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BURR v. NEW ROCHELLE MUN. HOUS. AUTH.

September 15, 1972

Daniel BURR et al., Plaintiffs,
v.
The NEW ROCHELLE MUNICIPAL HOUSING AUTHORITY et al., Defendants


Lasker, District Judge.


The opinion of the court was delivered by: LASKER

LASKER, District Judge.

Commencing August, 1971, the New Rochelle Municipal Housing Authority has been charging, in addition to the normal monthly rent, two dollars ($2) per room and one dollar ($1) per apartment on all apartments under its administration. These increases were imposed without a hearing and, in the case of the latter, without notice to the tenants. *fn1"

 Plaintiffs, tenants in Housing Authority apartments, brought this suit against the Authority, its chairman and its project manager under 42 U.S.C. § 1983 and 28 U.S.C. § 1343(3) and 28 U.S.C. § 1331, claiming that defendants' failure to accord them adequate notice and a hearing on the increases denied them due process under color of state law in violation of the Fourteenth Amendment. They seek injunctive and declaratory relief preventing the Housing Authority from continuing to implement the increases and requiring it to refund the charges already collected, to give notice of the reasons necessitating the charges and to afford the tenants a hearing on the merits.

 The defendants have moved to dismiss the complaint on the ground that the court lacks jurisdiction of the subject matter. *fn2" The plaintiffs have cross-moved for a class action order and for summary judgment.

 I. Jurisdiction.

 The defendants contend that jurisdiction does not lie under either "the Fourteenth Amendment" or 28 U.S.C. § 1331. We assume that by the former assertion they mean to allege that jurisdiction is not conferred by 28 U.S.C. § 1343(3). Plaintiffs, although originally relying on both § 1343(3) and § 1331, in their brief rely entirely on § 1343(3) to sustain jurisdiction. We agree with the plaintiffs that this court has jurisdiction under 28 U.S.C. § 1343(3).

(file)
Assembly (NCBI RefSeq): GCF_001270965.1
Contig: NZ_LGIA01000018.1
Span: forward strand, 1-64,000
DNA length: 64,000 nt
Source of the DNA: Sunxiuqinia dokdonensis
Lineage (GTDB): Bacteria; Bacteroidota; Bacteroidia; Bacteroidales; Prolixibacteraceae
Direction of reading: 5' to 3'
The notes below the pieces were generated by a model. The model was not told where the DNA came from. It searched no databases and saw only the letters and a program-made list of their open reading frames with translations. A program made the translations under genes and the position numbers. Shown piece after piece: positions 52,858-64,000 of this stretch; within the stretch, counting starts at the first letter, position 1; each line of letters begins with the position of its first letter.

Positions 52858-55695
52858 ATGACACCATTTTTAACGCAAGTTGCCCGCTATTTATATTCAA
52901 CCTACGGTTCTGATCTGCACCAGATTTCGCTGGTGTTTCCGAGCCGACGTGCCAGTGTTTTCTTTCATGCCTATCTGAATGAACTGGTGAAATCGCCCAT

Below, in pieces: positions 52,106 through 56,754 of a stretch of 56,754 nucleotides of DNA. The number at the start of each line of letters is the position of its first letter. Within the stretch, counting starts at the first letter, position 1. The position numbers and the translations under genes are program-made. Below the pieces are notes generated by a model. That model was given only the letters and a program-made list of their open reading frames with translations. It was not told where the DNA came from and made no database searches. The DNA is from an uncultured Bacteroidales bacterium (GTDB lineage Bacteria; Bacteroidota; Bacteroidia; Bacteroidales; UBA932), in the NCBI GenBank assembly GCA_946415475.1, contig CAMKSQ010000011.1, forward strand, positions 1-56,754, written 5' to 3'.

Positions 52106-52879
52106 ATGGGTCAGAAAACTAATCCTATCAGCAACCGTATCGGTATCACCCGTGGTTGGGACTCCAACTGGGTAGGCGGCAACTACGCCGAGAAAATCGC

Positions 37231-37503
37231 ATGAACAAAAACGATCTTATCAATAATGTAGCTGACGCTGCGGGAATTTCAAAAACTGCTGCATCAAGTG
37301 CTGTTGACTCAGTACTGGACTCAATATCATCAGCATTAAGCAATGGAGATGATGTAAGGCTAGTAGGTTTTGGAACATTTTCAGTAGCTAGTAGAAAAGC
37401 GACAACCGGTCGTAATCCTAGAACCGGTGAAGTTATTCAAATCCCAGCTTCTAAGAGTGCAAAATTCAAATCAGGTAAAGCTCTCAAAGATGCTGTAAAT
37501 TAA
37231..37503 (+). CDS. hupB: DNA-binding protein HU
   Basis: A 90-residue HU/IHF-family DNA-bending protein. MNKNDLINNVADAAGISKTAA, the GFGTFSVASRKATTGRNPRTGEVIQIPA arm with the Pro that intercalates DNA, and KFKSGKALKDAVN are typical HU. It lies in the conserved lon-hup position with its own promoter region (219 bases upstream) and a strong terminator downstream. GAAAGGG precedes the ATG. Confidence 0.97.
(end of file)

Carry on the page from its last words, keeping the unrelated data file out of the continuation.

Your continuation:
The defendants, in contesting jurisdiction under "the Fourteenth Amendment", rely on the distinction as to the applicability of the Civil Rights Acts made in the case of Eisen v. Eastman, 421 F.2d 560 (2d Cir. 1969) (which in turn rested on a concurring opinion of Mr. Justice Stone in Hague v. C.I.O., 307 U.S. 496, 531, 59 S. Ct. 954, 83 L. Ed. 1423 (1939)), between personal liberties and property rights. Eisen held that the Civil Rights Act, 42 U.S.C. § 1983, and its jurisdictional counter-part, 28 U.S.C. § 1343(3), did not protect mere property rights. 421 F.2d at 566. However, the rationale has been emphatically rejected by the Supreme Court: "This Court has never adopted the distinction between personal liberties and proprietary rights as a guide to the contours of § 1343(3) jurisdiction. Today we expressly reject that distinction." Lynch v. Household Finance Corp., 405 U.S. 538, 542, 92 S. Ct. 1113, 1117, 31 L. Ed. 2d 424 (1972). The Court thus laid to rest the notion that personal rights and property rights should be treated differently under the Civil Rights Act, since the right to enjoy property without unlawful interference is in itself a valuable personal right. 405 U.S. at 552, 92 S. Ct. 1113. After Lynch it is no longer open to doubt that a complaint predicated on 42 U.S.C. § 1983 and 28 U.S.C. § 1343(3) cannot be dismissed because property rights alone are involved.